The work is funded with a three-year, $1.5 million grant from the U.S. Army.

####

For more information, please click here

Contacts:
Writer: Emil Venere
765-494-4709


Source:
Jean Paul Allain
765 496-9718

Copyright © Purdue University

If you have a comment, please Contact us.

Issuers of news releases, not 7th Wave, Inc. or Nanotechnology Now, are solely responsible for the accuracy of the content.

Bookmark:
Delicious Digg Newsvine Google Yahoo Reddit Magnoliacom Furl Facebook

Related News Press

News and information

Smallest possible diamonds form ultra-thin nanothreads: Diamond nanothreads are likely to have extraordinary properties, including strength and stiffness greater than that of today's strongest nanotubes and polymers September 22nd, 2014

Engineers show light can play seesaw at the nanoscale: Discovery is another step toward faster and more energy-efficient optical devices for computation and communication September 22nd, 2014

New chip promising for tumor-targeting research September 22nd, 2014

Twisted graphene chills out: When two sheets of graphene are stacked in a special way, it is possible to cool down the graphene with a laser instead of heating it up, University of Manchester researchers have shown September 22nd, 2014

Govt.-Legislation/Regulation/Funding/Policy

Engineered proteins stick like glue — even in water: New adhesives based on mussel proteins could be useful for naval or medical applications September 22nd, 2014

Smallest possible diamonds form ultra-thin nanothreads: Diamond nanothreads are likely to have extraordinary properties, including strength and stiffness greater than that of today's strongest nanotubes and polymers September 22nd, 2014

Engineers show light can play seesaw at the nanoscale: Discovery is another step toward faster and more energy-efficient optical devices for computation and communication September 22nd, 2014

New chip promising for tumor-targeting research September 22nd, 2014

Nanomedicine

Engineered proteins stick like glue — even in water: New adhesives based on mussel proteins could be useful for naval or medical applications September 22nd, 2014

New chip promising for tumor-targeting research September 22nd, 2014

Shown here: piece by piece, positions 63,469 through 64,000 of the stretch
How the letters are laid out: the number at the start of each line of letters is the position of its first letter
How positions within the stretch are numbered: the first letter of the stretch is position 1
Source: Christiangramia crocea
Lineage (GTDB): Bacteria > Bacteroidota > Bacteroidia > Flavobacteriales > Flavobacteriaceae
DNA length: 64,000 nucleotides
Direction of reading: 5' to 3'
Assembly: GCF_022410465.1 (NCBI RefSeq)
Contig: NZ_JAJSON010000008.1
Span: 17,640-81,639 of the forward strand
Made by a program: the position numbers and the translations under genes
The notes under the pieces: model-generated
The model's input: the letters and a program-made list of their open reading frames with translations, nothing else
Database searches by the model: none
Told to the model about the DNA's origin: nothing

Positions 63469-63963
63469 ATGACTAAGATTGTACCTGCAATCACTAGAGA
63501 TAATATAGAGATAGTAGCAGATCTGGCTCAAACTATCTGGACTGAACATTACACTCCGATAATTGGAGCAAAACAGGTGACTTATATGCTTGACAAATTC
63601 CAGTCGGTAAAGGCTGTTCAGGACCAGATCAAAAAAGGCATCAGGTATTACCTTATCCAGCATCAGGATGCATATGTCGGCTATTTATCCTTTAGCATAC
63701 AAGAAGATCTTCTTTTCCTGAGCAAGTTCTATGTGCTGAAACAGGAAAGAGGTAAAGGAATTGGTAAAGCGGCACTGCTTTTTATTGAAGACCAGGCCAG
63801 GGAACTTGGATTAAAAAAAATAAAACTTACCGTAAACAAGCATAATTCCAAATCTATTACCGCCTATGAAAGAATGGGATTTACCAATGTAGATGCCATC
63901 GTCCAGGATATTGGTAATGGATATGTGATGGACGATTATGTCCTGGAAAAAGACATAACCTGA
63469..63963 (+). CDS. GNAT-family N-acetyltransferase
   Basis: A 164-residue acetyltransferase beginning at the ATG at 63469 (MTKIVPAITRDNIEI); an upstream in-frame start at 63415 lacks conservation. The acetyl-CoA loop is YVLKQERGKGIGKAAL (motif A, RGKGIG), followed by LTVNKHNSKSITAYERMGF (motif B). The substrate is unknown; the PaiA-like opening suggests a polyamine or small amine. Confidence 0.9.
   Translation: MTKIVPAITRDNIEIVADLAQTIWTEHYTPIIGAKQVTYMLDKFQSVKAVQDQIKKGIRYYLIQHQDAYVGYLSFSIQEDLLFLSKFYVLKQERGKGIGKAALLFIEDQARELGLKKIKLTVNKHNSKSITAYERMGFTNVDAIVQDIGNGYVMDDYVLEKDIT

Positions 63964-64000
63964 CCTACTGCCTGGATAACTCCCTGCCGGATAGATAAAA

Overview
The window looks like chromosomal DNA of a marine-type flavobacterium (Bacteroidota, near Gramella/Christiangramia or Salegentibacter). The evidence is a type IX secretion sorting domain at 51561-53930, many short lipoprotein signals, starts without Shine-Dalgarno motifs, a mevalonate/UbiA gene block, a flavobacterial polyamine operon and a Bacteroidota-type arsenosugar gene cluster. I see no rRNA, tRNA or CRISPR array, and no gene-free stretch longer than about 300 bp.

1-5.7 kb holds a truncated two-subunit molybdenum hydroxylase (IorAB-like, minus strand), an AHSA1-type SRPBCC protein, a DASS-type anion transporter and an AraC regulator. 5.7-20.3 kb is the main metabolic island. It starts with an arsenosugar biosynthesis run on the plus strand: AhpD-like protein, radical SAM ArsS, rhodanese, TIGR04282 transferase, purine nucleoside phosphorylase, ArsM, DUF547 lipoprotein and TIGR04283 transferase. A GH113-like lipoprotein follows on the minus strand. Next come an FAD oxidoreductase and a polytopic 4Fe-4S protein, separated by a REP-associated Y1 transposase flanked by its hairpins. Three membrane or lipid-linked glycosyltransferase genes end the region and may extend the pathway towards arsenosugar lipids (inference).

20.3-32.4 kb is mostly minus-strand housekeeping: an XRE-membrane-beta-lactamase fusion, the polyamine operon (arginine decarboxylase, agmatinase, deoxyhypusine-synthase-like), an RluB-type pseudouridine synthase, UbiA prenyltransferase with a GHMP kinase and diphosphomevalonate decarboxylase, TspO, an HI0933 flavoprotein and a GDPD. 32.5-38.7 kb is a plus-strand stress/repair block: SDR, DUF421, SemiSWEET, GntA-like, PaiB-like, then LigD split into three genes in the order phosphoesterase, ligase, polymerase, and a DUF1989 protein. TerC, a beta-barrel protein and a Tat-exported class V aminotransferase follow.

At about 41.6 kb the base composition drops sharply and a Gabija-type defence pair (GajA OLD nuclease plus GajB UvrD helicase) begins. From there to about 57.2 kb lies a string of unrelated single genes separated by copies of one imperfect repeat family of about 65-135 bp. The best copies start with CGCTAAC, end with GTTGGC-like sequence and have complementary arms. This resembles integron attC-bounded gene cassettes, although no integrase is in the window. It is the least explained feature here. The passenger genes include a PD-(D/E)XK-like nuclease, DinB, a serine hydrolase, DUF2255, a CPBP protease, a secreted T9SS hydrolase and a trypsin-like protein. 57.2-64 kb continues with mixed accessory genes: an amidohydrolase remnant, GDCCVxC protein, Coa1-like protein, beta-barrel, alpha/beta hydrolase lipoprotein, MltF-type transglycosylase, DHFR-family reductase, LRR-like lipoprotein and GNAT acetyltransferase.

Arrowhead to Present at BioCentury's NewsMakers in the Biotech Industry Conference September 19th, 2014

The Pocket Project will develop a low-cost and accurate point-of-care test to diagnose Tuberculosis: ICN2 holds a follow-up meeting of the Project on September 18th - 19th September 18th, 2014

Discoveries

Smallest possible diamonds form ultra-thin nanothreads: Diamond nanothreads are likely to have extraordinary properties, including strength and stiffness greater than that of today's strongest nanotubes and polymers September 22nd, 2014

Engineers show light can play seesaw at the nanoscale: Discovery is another step toward faster and more energy-efficient optical devices for computation and communication September 22nd, 2014

New chip promising for tumor-targeting research September 22nd, 2014

Twisted graphene chills out: When two sheets of graphene are stacked in a special way, it is possible to cool down the graphene with a laser instead of heating it up, University of Manchester researchers have shown September 22nd, 2014

Announcements

Engineers show light can play seesaw at the nanoscale: Discovery is another step toward faster and more energy-efficient optical devices for computation and communication September 22nd, 2014

New chip promising for tumor-targeting research September 22nd, 2014

Twisted graphene chills out: When two sheets of graphene are stacked in a special way, it is possible to cool down the graphene with a laser instead of heating it up, University of Manchester researchers have shown September 22nd, 2014

New star-shaped molecule breakthrough: Scientists at The University of Manchester have generated a new star-shaped molecule made up of interlocking rings, which is the most complex of its kind ever created September 22nd, 2014

Military

Engineered proteins stick like glue — even in water: New adhesives based on mussel proteins could be useful for naval or medical applications September 22nd, 2014

Engineers show light can play seesaw at the nanoscale: Discovery is another step toward faster and more energy-efficient optical devices for computation and communication September 22nd, 2014

Scientists refine formula for nanotube types: Rice University theorists determine factors that give tubes their chiral angles September 17th, 2014

Nanoribbon film keeps glass ice-free: Rice University lab refines deicing film that allows radio frequencies to pass September 16th, 2014

Events/Classes

Arrowhead to Present at BioCentury's NewsMakers in the Biotech Industry Conference September 19th, 2014

IEEE International Electron Devices Meeting To Celebrate 60th Anniversary as The Leading Technical Conference for Advanced Semiconductor Devices September 18th, 2014

PEN Inc. Chairman, Scott Rickert, Will Webcast a Live Company Update September 25, 1 PM EDT September 17th, 2014

Dolomite to launch Meros TCU-100 temperature controller at Lab-on-a-Chip & Microarray World Congress September 15th, 2014

NanoNews-Digest
The latest news from around the world, FREE



  Premium Products
NanoNews-Custom
Only the news you want to read!
 Learn More
NanoTech-Transfer
University Technology Transfer & Patents
 Learn More
NanoStrategies
Full-service, expert consulting
 Learn More














ASP
Nanotechnology Now Featured Books




NNN

The Hunger Project







© Copyright 1999-2014 7th Wave, Inc. All Rights Reserved PRIVACY POLICY :: CONTACT US :: STATS :: SITE MAP :: ADVERTISE